KALW | Local Public Radio
Holly J. McDede / KALW

The Fight For People's Park Continues Over 50 Years Later

The battle over the right to access People’s Park in Berkeley began over 50 years ago, but it never really ended. Now, UC Berkeley plans to develop the space into housing for students as well as homeless people.

Read More

San Francisco author James Nestor reads from his book, "Breath: The New Science of a Lost Art." It’s about how humans, as a species, have lost the ability to breathe properly. 

Nye Lyn Tho

In her poetic memoir, "Who's Your Daddy" Arisa White writes about being, a young, queer Black woman carrying the weight of her father’s absence. Her journey to finding her father started with her mother giving Arisa her father's address in Guyana.

Holly J. McDede / KALW

The battle over the right to access People’s Park in Berkeley began over 50 years ago, but it never really ended. Now, UC Berkeley plans to develop the space into housing for students as well as homeless people.

The Fight For People's Park / Poet Arisa White

17 minutes ago

The battle for People’s Park in Berkeley has been going on for more than 50 years. Today, we’ll hear about how it all started. Then, poet Arisa White writes about her struggles growing up without her father in her newest book Who’s Your Daddy." And, we hear a reading from El Cerrito poet Maw Shein Win. Plus, today's local music features a new album from Oakland-based artist Javier Santiago.

California To Give 40% Of Vaccine Doses To Vulnerable Areas / San Francisco Finalizes Plan To Give COVID-19 Vaccination Access Codes To Teachers / State Bill Would Seal Or Expunge Some Prison Records

ANGELA LILLEY BENNETT

 

Tom Heyman is a San Francisco-based singer-songwriter, guitarist, and recording artist. In this week's My Mixtape, he shares one of his own songs that "seems to capture the wary cynicism crossed with a little bit of hope that seems to be me".  

California To Give 40% Of Vaccine Doses To Vulnerable Areas

3 hours ago
Russ Allison Loar / Flickr / Creative Commons

California will begin setting aside 40% of all vaccine doses for people who live in the most vulnerable neighborhoods in an effort to inoculate people most at risk from the coronavirus and get the state’s economy open more quickly.

Beowulf Sheehan

New York Times columnist Charles Blow envisions a succinct and counterintuitive corrective to myths about race and geography in America, and presents a roadmap to generate an unprecedented shift in Black political power.

Vaccine Access Expands Across California, But Only For Some / State GOP Sued For Discrimination / Attorney General Issues Consumer Warning About Illegal COVID-19 Fees / Study Shows Stockton Basic Income Experiment Has Been Successful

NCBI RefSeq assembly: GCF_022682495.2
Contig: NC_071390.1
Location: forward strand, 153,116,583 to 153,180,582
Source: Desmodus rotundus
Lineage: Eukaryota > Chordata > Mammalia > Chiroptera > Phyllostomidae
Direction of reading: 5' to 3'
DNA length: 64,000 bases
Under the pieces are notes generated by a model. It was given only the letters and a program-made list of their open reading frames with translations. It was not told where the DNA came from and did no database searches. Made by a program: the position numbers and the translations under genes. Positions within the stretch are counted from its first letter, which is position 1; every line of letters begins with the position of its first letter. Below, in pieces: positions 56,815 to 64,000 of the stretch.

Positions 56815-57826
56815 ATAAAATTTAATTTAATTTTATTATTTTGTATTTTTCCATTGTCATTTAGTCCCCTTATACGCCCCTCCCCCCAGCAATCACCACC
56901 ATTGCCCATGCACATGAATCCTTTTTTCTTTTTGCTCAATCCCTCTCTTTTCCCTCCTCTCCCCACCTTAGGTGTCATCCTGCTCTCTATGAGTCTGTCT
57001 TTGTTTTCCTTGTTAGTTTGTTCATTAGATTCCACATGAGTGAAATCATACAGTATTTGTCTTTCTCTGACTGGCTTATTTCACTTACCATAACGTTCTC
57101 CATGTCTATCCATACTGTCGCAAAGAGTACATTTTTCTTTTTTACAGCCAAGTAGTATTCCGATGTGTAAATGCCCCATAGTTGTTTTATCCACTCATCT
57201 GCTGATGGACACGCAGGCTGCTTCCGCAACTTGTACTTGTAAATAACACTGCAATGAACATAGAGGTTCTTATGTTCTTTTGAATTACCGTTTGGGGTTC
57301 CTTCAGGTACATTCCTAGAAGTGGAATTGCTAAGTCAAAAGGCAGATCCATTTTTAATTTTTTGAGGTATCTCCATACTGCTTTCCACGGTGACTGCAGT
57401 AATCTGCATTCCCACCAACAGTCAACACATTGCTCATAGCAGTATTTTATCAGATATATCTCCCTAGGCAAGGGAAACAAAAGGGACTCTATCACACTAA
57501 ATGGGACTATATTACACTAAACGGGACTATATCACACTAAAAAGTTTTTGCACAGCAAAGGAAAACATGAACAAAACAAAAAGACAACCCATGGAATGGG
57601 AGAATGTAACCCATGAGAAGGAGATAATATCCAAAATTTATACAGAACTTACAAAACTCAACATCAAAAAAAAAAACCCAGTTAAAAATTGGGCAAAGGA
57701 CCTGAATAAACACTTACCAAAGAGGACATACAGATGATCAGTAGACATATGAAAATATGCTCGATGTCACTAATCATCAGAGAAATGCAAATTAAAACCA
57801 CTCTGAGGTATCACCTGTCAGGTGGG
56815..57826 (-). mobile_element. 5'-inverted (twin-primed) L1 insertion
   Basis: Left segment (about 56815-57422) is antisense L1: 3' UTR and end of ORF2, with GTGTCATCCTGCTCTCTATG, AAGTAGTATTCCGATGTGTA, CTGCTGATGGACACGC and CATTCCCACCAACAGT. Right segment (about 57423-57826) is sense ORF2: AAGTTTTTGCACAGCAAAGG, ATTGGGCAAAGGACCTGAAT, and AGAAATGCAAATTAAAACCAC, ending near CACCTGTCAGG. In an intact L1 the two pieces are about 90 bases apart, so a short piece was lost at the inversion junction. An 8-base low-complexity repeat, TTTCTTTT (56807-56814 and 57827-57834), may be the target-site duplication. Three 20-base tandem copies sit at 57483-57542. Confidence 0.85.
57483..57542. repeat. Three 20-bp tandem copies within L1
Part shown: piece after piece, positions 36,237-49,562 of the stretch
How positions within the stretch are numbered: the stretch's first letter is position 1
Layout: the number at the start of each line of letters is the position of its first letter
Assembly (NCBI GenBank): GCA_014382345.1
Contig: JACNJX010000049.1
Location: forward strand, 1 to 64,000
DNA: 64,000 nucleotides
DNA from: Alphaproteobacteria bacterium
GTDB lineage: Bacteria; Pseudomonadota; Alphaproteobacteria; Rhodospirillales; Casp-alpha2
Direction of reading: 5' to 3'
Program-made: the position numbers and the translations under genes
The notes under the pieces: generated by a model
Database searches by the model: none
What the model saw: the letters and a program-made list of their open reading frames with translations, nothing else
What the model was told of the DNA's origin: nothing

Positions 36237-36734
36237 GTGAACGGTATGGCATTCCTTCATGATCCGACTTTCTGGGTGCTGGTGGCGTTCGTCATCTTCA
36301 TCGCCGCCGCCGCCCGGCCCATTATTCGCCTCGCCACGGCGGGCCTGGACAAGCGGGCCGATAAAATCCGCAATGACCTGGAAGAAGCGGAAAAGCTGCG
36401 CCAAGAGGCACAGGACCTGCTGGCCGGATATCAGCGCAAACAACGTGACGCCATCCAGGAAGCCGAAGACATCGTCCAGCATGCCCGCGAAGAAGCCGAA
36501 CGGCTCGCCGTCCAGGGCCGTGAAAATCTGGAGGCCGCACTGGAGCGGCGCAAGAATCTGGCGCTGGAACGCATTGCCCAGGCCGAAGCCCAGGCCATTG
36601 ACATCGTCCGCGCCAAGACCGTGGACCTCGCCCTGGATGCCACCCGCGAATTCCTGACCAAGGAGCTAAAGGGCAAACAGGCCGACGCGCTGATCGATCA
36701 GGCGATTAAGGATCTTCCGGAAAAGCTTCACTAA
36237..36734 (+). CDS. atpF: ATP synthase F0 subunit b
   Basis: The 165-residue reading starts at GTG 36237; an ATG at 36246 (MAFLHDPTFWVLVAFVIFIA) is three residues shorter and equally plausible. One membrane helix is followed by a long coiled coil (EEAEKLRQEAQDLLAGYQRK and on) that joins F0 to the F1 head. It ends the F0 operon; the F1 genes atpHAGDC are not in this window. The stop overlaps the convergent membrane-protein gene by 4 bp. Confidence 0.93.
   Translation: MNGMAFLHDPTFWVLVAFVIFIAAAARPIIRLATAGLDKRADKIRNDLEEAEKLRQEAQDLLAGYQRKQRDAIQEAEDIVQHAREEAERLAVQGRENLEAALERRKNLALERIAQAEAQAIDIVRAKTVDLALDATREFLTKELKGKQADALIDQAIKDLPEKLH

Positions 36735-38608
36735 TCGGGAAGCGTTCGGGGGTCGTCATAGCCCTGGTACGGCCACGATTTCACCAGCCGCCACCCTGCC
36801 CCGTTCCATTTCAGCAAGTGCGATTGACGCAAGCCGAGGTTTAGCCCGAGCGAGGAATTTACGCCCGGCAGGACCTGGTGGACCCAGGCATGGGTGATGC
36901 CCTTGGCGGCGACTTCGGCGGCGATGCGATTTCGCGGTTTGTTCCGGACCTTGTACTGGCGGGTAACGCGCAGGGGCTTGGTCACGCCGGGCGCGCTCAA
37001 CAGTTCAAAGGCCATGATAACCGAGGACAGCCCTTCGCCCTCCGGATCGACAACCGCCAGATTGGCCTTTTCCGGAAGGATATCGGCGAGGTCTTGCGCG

Almanac - Thursday 3/4/21

11 hours ago

Today is World Book Day. It's also the birthday of children's book author Dav Pilkey...


Pages

Introducing... STATE OF THE BAY

City Visions has a new look... And a new name.

Latest News from NPR

Robert Muggah is a principal of the SecDev Group and cofounder of the Igarape Institute. His latest book, Terra Incognita, co-authored with Ian Goldin, focuses on the systemic threats facing our world.

Senate Democrats are moving ahead with an updated version of the $1.9 trillion coronavirus relief package that includes several tweaks intended to satisfy some moderates ahead of an expected final vote in the coming days.

The Senate voted 51-50 along party lines to advance the bill on Thursday. Vice President Harris voted with all Democrats to break the tie and move ahead with the lengthy debate and amendment process.

In the middle of a pandemic, Mavis Owureku-Asare is optimistic.

The reason? On February 24, her homeland, Ghana, became the first low-resource country to receive free COVID-19 vaccines through COVAX.

"I feel very hopeful," says Owureku-Asare, a food scientist with the Ghana Atomic Energy Commission and a 2020 Aspen New Voices fellow. "Ghana has become a role model for other countries."

Updated at 5:06 p.m. ET

OPEC and its allies said Thursday they are keeping oil production largely steady, even as crude prices stage a remarkable recovery, betting that a restrained approach will lay the groundwork for prices to climb even more.

Russia and Kazakhstan will raise their output modestly, but all other members of the alliance will hold their production steady instead of returning more oil to the global market. Saudi Arabia also said it will extend its voluntary cut in oil production of 1 million barrels per day into April.

The U.S. Supreme Court on Tuesday made it more difficult for undocumented immigrants who have lived in the U.S. for a long time to fight deportation. The court's 5-to-3 ruling came in the case of a man who had lived in the U.S. for 25 years but who had used a fake Social Security card to get a job as a janitor.

More News

Sponsorship for Local Businesses

Special rates and packages